Response to Chemo Helps Decide Optimal Treatment Course for Patients With Laryngeal Cancer
Response to a single dose of neoadjuvant chemotherapy indicates the optimal treatment course for patients with laryngeal cancer, according to a study published in JAMA Otolaryngology (published online February 2, 2017; doi:10.1001/jamaoto.2016.3669).
The advancement of chemoradiation for treating laryngeal cancer led to a major shift in treatment as an alternative to laryngectomy. However, even as treatment options for laryngeal cancer seem to improve, survival rates have not.
Gregory T Wolf, MD, department of otolaryngology, University of Michigan Health System, and colleagues conducted an investigation to determine whether improved survival could be achieved by incorporating a single cycle of neoadjuvant chemotherapy for patients with advanced laryngeal cancer, followed by either immediate surgery or a combination of chemotherapy and radiation. Researchers sampled 153 patients with stage III or IV laryngeal cancer in an academic institution between 2002 and 2012. About half of these patients received neoadjuvant chemotherapy; the other half received surgery or chemoradiotherapy. Those patients who responded to the neoadjuvant chemotherapy continued treatment with concurrent chemoradiotherapy, while those who did not respond were referred immediately for laryngectomy.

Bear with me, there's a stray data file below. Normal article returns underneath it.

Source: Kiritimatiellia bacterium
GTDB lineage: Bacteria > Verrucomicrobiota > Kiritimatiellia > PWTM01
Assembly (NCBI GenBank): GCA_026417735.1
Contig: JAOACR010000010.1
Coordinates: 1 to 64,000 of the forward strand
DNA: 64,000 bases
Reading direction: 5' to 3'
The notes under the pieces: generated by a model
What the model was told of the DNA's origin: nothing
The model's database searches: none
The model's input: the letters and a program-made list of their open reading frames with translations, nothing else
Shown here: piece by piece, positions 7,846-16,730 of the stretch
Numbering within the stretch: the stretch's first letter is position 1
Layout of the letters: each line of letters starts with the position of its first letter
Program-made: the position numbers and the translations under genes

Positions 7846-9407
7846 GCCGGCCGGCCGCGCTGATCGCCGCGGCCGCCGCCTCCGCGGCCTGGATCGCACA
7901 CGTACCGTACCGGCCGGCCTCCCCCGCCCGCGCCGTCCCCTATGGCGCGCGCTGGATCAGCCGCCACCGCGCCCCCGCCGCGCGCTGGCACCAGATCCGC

Results showed that 5-year overall survival (OS) and disease-specific survival (DSS) rates were 75% and 83% for the entire cohort of patients. For patients with advanced disease, those who received neoadjuvant chemotherapy to guide treatment selection had OS and DSS rates of 76% and 79%, respectively. Those who received concurrent chemoradiotherapy had OS and DSS rates of 61% and 66%, respectively. Patients who received surgery had OS and DSS rates of 78% and 91%, respectively.
Statistical analysis showed that DSS was significantly improved with the neoadjuvant chemotherapy response-guided treatment compared with chemoradiotherapy (hazard ratio, 0.48; 95% CI, 0.29-0.80).
Researchers concluded that primary surgery and neoadjuvant chemotherapy approaches were superior to concurrent chemoradiotherapy. They acknowledge the importance of individual patient characteristics and tumor biology for selecting the best therapy options.